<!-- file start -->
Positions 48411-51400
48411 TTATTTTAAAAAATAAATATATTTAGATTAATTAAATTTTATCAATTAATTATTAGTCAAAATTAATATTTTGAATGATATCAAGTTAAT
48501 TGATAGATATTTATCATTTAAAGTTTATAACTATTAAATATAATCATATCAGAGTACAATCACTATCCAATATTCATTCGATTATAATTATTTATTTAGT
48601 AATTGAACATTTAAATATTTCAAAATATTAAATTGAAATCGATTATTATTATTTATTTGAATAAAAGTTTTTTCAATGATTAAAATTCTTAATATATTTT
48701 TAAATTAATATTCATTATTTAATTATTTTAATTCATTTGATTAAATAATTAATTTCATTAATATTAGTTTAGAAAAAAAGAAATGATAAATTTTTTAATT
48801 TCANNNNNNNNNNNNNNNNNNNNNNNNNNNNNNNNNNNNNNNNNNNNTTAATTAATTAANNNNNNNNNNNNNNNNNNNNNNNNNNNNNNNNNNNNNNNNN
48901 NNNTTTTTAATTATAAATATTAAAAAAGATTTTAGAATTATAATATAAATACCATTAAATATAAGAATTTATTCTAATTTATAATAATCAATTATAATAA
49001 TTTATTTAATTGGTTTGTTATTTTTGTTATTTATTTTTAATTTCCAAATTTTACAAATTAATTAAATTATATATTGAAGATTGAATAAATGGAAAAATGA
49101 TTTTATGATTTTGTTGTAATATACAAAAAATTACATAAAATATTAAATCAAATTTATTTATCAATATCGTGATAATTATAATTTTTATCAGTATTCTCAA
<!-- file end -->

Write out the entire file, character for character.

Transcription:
Positions 48411-51400
48411 TTATTTTAAAAAATAAATATATTTAGATTAATTAAATTTTATCAATTAATTATTAGTCAAAATTAATATTTTGAATGATATCAAGTTAAT
48501 TGATAGATATTTATCATTTAAAGTTTATAACTATTAAATATAATCATATCAGAGTACAATCACTATCCAATATTCATTCGATTATAATTATTTATTTAGT
48601 AATTGAACATTTAAATATTTCAAAATATTAAATTGAAATCGATTATTATTATTTATTTGAATAAAAGTTTTTTCAATGATTAAAATTCTTAATATATTTT
48701 TAAATTAATATTCATTATTTAATTATTTTAATTCATTTGATTAAATAATTAATTTCATTAATATTAGTTTAGAAAAAAAGAAATGATAAATTTTTTAATT
48801 TCANNNNNNNNNNNNNNNNNNNNNNNNNNNNNNNNNNNNNNNNNNNNTTAATTAATTAANNNNNNNNNNNNNNNNNNNNNNNNNNNNNNNNNNNNNNNNN
48901 NNNTTTTTAATTATAAATATTAAAAAAGATTTTAGAATTATAATATAAATACCATTAAATATAAGAATTTATTCTAATTTATAATAATCAATTATAATAA
49001 TTTATTTAATTGGTTTGTTATTTTTGTTATTTATTTTTAATTTCCAAATTTTACAAATTAATTAAATTATATATTGAAGATTGAATAAATGGAAAAATGA
49101 TTTTATGATTTTGTTGTAATATACAAAAAATTACATAAAATATTAAATCAAATTTATTTATCAATATCGTGATAATTATAATTTTTATCAGTATTCTCAA